12 days. That's how long Jackman has been in the open air. 13 days ago, he was in his mother's womb. All it took to shake up both of our lives to their very foundation was for him to relocate to a more arid climate. I think I'm still in shock.
I've learned lots of lessons over the past 12 days; about life, love, and faith. Looking back, they are lessons I would have never learned any other way except through experience, and I am thankful for them. But there's one lesson that I feel like I'm still trying to figure out, and that's the whole time issue.
Now, most of my close friends who are reading this are probably laughing pretty hard right about now. One friend even said (before Jackman was born) that he couldn't wait to see the look of submission and resignation on my face two weeks in (and I thought he was being funny).
Everybody said our lives were never going to be the same. It's not that I didn't believe them, but how can you really know until you are living it. It's like this: If someone were to say to me "I am about to stomp on your foot as hard as I can", well I would know that it was about to hurt. I may even tense up and close my eyes in anticipation. But until I actually have the experience of having my foot stomped on, there's no way I could know what it would be like.
Well, since the day Jackman was born, things have been dramatically different, and in ways none of us ever imagined. We (meaning everybody) thought you just go to the hospital, come back home two days later with a baby, and spend who knows how long changing diapers and not sleeping. I felt like I was prepared for that scenario, and I was going to surprise everyone...guess who got surprised.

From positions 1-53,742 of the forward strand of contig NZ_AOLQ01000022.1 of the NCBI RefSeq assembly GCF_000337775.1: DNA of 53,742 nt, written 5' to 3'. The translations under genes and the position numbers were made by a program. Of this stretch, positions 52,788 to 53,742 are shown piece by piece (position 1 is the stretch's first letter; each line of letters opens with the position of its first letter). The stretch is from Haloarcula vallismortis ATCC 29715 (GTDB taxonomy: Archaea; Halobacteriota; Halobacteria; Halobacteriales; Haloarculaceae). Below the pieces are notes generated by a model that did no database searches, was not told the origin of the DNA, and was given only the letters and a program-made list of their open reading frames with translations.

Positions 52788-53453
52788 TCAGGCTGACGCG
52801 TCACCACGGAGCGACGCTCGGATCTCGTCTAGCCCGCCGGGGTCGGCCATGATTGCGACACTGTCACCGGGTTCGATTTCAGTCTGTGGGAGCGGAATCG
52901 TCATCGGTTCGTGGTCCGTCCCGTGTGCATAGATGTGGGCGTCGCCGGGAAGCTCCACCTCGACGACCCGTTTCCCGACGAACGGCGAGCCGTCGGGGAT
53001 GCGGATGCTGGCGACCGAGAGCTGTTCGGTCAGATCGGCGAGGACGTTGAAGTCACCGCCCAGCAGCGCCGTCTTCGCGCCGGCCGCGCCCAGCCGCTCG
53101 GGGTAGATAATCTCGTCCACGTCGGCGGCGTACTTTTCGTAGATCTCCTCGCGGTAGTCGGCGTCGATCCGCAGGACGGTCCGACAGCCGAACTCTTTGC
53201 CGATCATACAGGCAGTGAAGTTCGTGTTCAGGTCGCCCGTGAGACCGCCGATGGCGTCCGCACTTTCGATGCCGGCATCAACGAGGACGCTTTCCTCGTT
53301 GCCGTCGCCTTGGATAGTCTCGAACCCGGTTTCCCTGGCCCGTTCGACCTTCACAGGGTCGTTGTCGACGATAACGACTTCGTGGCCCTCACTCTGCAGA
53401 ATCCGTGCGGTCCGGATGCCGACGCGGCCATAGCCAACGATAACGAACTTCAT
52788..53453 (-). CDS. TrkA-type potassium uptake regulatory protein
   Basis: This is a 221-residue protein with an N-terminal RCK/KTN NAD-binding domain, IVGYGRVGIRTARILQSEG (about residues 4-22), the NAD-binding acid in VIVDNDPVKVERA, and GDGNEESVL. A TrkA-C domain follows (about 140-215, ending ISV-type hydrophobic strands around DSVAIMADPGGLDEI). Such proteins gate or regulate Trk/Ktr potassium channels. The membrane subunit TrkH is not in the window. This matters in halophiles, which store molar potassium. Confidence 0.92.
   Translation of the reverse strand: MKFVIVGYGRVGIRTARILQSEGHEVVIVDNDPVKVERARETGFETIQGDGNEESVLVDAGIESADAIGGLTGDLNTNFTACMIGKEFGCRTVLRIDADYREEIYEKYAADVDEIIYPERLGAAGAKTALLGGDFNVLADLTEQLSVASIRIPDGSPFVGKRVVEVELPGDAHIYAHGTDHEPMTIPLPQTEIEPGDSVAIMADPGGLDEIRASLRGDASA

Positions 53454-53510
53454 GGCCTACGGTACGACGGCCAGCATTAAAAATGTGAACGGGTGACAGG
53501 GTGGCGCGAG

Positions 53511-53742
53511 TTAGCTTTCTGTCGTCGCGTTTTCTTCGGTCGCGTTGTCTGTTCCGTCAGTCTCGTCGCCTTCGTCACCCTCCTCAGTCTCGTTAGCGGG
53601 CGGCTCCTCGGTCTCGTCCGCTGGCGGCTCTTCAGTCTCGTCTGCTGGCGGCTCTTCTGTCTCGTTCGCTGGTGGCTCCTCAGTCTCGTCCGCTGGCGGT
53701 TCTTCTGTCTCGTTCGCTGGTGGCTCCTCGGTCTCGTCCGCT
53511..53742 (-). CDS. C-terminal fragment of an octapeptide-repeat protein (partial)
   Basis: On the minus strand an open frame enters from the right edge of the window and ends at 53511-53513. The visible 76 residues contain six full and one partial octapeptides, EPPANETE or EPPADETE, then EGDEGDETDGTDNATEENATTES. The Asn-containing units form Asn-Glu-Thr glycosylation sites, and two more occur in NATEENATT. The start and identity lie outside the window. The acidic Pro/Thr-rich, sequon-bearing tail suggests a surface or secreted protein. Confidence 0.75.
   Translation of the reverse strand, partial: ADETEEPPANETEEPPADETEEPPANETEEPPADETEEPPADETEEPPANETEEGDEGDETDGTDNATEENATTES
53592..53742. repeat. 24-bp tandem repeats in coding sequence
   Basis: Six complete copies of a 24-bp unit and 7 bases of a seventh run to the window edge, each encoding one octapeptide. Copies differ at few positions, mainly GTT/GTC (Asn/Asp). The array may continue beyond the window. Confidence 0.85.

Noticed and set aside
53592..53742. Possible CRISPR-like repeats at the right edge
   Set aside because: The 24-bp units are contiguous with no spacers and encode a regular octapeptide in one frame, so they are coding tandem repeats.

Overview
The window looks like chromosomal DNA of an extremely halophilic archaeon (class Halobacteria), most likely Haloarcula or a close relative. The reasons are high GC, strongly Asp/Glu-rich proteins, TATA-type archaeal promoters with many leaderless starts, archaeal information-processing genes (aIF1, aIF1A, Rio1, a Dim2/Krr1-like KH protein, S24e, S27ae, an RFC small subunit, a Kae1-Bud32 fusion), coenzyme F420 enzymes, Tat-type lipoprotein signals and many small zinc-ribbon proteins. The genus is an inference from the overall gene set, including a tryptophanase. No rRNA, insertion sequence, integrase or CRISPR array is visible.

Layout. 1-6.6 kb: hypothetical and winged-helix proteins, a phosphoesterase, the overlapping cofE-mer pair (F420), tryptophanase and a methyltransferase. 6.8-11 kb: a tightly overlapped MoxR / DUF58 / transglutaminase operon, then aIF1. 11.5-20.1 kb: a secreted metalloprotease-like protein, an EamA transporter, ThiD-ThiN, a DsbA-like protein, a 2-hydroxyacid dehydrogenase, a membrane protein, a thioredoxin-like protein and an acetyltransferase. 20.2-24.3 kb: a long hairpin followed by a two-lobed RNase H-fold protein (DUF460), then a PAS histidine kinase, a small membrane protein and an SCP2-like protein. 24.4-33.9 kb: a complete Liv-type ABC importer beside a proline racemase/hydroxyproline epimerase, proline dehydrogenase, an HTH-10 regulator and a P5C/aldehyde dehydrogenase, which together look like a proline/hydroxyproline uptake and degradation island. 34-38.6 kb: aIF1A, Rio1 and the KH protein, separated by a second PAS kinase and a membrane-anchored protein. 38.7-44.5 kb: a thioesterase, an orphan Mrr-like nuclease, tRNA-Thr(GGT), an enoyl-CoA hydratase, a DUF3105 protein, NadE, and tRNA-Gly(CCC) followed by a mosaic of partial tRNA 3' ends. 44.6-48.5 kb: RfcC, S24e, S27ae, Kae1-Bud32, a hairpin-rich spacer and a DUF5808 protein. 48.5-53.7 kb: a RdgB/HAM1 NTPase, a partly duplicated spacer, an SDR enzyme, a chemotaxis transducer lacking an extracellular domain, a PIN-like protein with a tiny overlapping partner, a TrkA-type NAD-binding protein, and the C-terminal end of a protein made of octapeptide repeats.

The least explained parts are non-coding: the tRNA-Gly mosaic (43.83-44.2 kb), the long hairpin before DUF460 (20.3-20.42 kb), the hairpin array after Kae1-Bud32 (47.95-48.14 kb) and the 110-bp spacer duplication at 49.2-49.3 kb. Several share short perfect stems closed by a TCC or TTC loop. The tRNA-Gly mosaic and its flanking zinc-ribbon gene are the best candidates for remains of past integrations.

I've already been to Children's hospital over 20 times. All my plans, all my hobbies, and even a large portion of things I would consider necessities (which are not necessities anywhere else in the world besides the U.S.) are out the window. I think I actually uttered that ridiculous cliche, there's not enough time in the day.
Cliches are fun, but I have found that most of them don't jive with what the bible teaches. The cliche in question is a good example. There are more verses on the creation of time, the Fourth Day, than the rest of Creation. Don't believe me...check it for yourself.
That's enough for me to know that the length of a day is just right; so why does it seem like there isn't enough time in the day? Well, ironically, we are in too much of a hurry to finish the cliche truthfully. What we should be saying is: There's not enough time in the day to do what I want to do.
I'm learning that a good day isn't measured by how many things I accomplish to make myself happy. I've noticed that there have been a few days where I felt like I really did the things God wanted me to do, and I was at peace and able to sleep that night without worrying about the me-things I didn't get done. On the other hand, if I accomplished all my me-things and failed to do something that God set out for me to do, then I would have a very short lived and unsatisfying sense of accomplishment, accompanied by a condition that could only be called weariness.
The more I look at it, the more I realize God has given us the perfect amount of time in a day to suit us and Him. If there's not enough time, it's not God's fault. Example: Say my boss gives me 3 hours to build a space shuttle, but I spend 2 of those hours shopping for the perfect space suit. I'm the one who tried to cram too much into the schedule, not the boss. When it's all over, He ain't going to be happy, which means I ain't going to be happy.
God does not put us into any situation with a time handicap. He created time. Keep in mind, He even created a day for rest and made it holy. It's simply a matter of using His to-do list instead of our own.
I have just as much time as I ever did...just enough.